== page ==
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Subsonics: 'Flesh Colored Paint'

The group's 8th full-length balances raw energy and refined songwriting

Music SubsonicsRR16 1 10
Photo credit: Courtesy Slovenly Recordings
SUBSONICS: 'Flesh Colored Paint.'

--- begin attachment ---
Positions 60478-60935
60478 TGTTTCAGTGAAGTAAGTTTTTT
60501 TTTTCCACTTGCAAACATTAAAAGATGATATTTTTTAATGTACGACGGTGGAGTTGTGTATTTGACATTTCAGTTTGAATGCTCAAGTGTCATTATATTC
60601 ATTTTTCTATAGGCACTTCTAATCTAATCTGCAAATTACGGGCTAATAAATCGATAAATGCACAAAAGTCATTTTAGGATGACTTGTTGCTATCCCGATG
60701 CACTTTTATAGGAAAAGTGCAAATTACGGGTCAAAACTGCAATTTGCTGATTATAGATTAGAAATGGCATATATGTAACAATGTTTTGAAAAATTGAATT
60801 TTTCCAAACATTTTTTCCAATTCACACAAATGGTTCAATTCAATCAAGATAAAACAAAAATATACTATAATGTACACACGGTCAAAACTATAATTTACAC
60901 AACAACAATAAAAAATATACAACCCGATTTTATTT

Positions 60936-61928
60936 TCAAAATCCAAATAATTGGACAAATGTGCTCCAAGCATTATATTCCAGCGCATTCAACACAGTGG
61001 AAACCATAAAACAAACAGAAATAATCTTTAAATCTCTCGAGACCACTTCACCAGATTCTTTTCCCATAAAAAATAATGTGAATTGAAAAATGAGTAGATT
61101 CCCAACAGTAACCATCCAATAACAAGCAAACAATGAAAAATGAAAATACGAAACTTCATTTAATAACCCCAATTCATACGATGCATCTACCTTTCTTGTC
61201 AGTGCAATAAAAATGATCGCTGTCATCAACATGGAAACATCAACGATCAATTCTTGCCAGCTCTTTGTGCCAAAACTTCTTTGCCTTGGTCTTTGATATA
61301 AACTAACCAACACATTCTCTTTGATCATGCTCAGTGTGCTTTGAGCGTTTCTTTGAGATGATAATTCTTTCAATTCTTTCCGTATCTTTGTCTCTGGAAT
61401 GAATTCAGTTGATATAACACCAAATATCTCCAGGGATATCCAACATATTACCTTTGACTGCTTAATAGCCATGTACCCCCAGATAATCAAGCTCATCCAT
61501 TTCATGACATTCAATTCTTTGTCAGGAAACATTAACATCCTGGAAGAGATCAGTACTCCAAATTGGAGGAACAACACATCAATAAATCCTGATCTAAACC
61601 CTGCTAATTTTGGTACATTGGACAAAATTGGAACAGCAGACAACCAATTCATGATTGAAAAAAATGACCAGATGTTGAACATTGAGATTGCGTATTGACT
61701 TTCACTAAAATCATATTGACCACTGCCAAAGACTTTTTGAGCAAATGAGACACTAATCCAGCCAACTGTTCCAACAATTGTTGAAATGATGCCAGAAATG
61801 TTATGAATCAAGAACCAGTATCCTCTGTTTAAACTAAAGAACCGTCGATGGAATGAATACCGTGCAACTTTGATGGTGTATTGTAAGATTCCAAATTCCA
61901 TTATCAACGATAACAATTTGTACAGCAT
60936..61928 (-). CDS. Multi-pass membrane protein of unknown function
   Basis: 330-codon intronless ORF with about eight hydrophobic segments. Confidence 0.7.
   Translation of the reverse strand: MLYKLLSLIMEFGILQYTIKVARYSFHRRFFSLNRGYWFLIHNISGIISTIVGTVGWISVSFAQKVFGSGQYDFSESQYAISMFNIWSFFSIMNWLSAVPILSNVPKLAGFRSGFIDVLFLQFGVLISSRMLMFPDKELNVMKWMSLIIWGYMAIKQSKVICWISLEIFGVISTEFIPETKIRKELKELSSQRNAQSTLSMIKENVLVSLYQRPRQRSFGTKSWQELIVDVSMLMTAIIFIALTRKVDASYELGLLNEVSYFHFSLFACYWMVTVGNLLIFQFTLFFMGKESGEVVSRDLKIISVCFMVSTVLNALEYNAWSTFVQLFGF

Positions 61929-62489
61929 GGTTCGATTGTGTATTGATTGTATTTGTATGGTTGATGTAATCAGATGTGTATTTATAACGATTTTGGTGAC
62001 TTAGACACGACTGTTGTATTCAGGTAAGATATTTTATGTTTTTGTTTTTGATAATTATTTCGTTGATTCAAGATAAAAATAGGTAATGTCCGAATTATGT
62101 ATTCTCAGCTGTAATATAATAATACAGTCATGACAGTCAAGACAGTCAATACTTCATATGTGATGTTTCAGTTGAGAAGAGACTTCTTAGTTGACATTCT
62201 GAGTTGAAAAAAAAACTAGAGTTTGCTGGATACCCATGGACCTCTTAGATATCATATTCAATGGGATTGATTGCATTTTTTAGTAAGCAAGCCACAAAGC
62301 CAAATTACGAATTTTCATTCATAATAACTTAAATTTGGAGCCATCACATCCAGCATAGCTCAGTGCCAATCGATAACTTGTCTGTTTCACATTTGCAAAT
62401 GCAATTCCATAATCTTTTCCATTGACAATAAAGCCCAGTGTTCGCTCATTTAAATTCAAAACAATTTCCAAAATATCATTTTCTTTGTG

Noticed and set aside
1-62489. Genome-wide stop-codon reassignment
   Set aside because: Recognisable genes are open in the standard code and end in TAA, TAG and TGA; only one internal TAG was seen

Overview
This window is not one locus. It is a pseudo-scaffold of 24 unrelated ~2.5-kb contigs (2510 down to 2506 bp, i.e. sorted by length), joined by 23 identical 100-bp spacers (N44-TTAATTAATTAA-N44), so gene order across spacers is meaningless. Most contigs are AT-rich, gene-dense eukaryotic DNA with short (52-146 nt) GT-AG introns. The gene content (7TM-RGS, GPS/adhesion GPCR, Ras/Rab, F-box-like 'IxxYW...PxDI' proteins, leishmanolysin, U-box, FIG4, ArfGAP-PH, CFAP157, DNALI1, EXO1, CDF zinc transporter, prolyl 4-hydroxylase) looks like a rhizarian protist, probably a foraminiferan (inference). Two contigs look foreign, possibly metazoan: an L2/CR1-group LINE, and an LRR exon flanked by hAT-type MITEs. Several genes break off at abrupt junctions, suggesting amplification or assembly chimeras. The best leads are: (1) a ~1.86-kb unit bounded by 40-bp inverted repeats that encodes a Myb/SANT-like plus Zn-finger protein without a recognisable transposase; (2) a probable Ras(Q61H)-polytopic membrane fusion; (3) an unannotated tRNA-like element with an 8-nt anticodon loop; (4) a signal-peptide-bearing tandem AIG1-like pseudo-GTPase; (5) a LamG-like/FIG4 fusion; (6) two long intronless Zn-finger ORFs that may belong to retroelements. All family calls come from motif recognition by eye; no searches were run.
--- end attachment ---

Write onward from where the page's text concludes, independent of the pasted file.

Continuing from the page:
It is the hallmark of exceptional songwriting and musicianship when lyrics as seemingly benign as “Don’t be confused by flesh colored paint,” are delivered in such a way that they’re open to interpretation. They have personal significance and hidden meanings for anyone within earshot, and no two people glean the same things from the words. Crafting this kind of simple, powerful rock ’n’ roll is a skill that Subsonics’ singer and guitarist Clay Reed has spent a lifetime honing. With the group’s eighth full-length album, Flesh Colored Paint (Slovenly), Reed, drummer Buffi Aguero, and bass player Rob Del Bueno yield 14 new songs in just over 25 minutes. It’s a tight, concise album yet there’s plenty of wiggle room between Reed’s subtle vibrato and the happy-go-lucky rhythms of the album. Within the first few seconds of Reed’s opening salvo in the album’s title track, “Where the donkeys wear shoes, don’t they look great,” the group is clearly expanding upon its palette of garage-punk, glam, and rock ’n’ roll strut and sneer. While their musical influences are clear, songs such as “Baby and Chita,” “Begging Hands,” and “Permanent Gnaw” delve into an observable next step in the Subsonics sound. “Johnny Left Hand” suffers a bit from a bratty and shrill backing vocal, but it’s only a minor speed bump. The album sounds clean, too. Every nuance in Reed’s voice and his barreling but restrained strumming reveal a balance of raw energy and refined songwriting, and the tension is exhilarating. ★★★☆☆

 


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